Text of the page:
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I am thinking of switching my rats to Harlan Teklad (16% protein) because my rats are over one year old. However, this lab block is vegetarian and I am wondering if protein that is not from an animal source is healthy for our beloved rats?
 

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I know a lot of people like it, and I've heard it can be a cheaper option if you have a lot of rats to feed. (We may switch since 13 rats can go through a 20lb bag of food pretty quick!) You can always add in meat based protiens as a supliment to make sure they are getting everything. A bit of chicken or egg once in a while. Mealworms are a good protien source to I've heard. It is specialy formulated for lab animals though so it's really consistent and from what I've heard is a solid diet nutrient wise.
 

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I use the 18% "native earth" a generic version of harlan teklad. I have had zero issues with keeping both males and females on it and my female's coats look great. My rats have also had no health issues to date, although that could be unrelated.

I buy it from petfooddirect when they have their "free shipping on $49 orders under 60lbs sale" and the bag costs $19 for 40lbs. I believe pet360 offers a 4 bag pack (with shipping included) also at a slightly higher cost of $24 a bag.

It's been a good food option for me and I will soon be doubling my number of rats... So won't be able to afford more expensive food. I usually divide up the bag when I get it and put it in ziploc bags. I have not frozen it yet, but now have access to a larger freezer, so may start doing that.

I'm sure you could add other protein sources to their diet, like boiled eggs, etc. But my rats have not shown any need for it (but again, I'm on the 18% formula).

If you don't mind me asking, where will you be ordering the HT from? I haven't found a source online that sells in the 40lb bags, which is why I use the higher protein percentage NE.
 

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Rats are adaptable omnivores a lot like people. They are not obligate carnivores so long as they are getting complete proteins -- which this block provides.
 

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So, I had something very detailed typed up but my computer decided that of course no one needed that helpful information.

Basically, Harlan's first 4 ingredients are actually only 2. Corn and wheat. There is a reason that these two almost never make it into homemade mixes that are properly balanced. Corn is extremely high in sugar and not very digestible. Wheat is simply a fibrous filler, with a high % of fat and an extremely high percentage of protein as well. However, it has fairly low ratings in most vitamins - the only ones it has any significant portion of are magnesium, B-6, and iron.

Plant-based proteins come with a lot of fat - which may sound weird as we normally associate fat with animal protein, but there are ways to limit it. Heck, wheat is 7% fat! You can get 93% lean ground beef just about anywhere. So, in that case, wheat has just as much fat as beef does.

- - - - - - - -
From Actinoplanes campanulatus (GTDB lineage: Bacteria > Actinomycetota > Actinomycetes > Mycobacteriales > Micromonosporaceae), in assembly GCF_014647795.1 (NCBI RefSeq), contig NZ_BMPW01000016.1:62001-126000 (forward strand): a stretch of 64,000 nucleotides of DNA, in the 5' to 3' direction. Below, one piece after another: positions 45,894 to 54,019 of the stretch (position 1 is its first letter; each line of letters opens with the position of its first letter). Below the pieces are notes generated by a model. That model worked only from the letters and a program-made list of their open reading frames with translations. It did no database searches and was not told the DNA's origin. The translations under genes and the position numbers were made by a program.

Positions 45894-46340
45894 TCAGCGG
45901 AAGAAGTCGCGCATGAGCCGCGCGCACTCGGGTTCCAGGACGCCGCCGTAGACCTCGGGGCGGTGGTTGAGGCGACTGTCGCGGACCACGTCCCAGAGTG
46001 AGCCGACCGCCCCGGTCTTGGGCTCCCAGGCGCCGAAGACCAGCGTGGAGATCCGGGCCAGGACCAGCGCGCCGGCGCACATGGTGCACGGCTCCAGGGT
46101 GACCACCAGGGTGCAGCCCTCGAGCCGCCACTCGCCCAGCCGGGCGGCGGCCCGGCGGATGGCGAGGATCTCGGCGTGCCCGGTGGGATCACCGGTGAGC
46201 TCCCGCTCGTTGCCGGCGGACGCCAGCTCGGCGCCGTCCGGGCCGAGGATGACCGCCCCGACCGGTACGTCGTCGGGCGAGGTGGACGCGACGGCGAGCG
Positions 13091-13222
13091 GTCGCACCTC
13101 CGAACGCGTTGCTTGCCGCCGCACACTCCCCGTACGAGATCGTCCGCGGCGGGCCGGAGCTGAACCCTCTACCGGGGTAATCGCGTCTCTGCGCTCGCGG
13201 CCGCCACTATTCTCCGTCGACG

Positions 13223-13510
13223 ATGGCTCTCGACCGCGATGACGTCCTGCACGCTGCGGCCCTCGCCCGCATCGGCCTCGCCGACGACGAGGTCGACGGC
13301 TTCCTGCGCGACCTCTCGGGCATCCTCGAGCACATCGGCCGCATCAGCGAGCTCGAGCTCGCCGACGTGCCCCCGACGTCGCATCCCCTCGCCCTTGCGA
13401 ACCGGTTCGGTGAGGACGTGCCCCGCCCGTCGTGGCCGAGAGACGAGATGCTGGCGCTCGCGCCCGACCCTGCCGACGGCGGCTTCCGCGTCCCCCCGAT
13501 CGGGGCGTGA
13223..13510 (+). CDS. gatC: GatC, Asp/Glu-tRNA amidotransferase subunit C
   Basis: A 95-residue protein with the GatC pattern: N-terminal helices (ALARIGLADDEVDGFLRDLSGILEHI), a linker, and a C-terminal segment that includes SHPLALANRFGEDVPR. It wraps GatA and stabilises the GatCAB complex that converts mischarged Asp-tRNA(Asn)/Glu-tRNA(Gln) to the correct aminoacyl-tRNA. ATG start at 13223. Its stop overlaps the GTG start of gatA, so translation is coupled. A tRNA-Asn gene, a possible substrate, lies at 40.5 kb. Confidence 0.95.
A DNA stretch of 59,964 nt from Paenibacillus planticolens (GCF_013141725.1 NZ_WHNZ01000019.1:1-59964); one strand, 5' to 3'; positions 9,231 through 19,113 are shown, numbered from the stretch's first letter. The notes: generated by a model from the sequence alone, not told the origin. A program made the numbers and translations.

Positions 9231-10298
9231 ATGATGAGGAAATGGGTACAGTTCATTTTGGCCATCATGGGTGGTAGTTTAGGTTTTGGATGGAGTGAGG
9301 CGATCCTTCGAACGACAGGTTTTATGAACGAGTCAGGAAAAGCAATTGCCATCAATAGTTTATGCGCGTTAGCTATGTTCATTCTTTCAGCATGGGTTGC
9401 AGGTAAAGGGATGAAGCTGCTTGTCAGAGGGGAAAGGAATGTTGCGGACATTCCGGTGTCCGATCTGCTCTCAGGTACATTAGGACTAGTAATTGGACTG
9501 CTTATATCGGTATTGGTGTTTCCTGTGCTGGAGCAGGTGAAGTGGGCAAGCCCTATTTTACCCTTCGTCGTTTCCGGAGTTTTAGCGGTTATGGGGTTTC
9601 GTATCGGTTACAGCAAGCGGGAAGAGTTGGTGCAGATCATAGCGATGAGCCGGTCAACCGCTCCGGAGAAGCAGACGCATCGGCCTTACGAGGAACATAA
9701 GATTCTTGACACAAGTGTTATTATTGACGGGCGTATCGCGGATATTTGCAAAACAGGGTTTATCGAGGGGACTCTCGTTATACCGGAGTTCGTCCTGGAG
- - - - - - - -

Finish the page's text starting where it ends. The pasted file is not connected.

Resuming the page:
Variety is key. Humans can't subsist eating only popcorn and cheerios, can they? And that's kind of what Harlan is like to me. Popcorn and cheerios with soy milk and vitamins sprayed on. Will it keep your ratties alive? Of course. And it's not a bad diet choice to do so. Certainly better than some of the junk out there.

However, with rats optimal health is the best. Which is why I always recommend regal rat or high quality, human-grade food.
 

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I have started to feed my rats both Oxbow Essentials Regal Rat and Harlan Teklad 2014. (I'd rather feed the 14% protein.) I can see that if you have a lot of rats that it would make sense to order larger bags. Since I generally only have 2-3 rats at a time, I order smaller bags to ensure freshness.

Good points you make, Pandorascaisse, about the first four ingredients in HT being really only two---corn and wheat! I also don't like that this diet is designed for lab rats since I'm against animal testing. Regarding it being a vegetarian diet, HT's website says "Absence of animal protein and fish meal minimizes the presence of nitrosamines." Despite these terrible points, I do think it is probably a pretty good diet since it was created expressly to keep lab rats in top form (----so they can be tested on without diet being a factor in the health problems for which they are testing.) :(
 

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I often wonder if labs are required to keep rats in PERFECT health for tests, or of average health. After all, especially if you are doing trials with medicines, if the rats are all in perfect health, it's not really simulating much of how humans actually live.

To be fair, I feel it's not that the lab blocks keep rats in optimal health, rather that lab blocks are designed so that rats in the test are all eating the same nutritional content so no one can say "well, maybe the X in the X you were feeding them messed with your results!".
 
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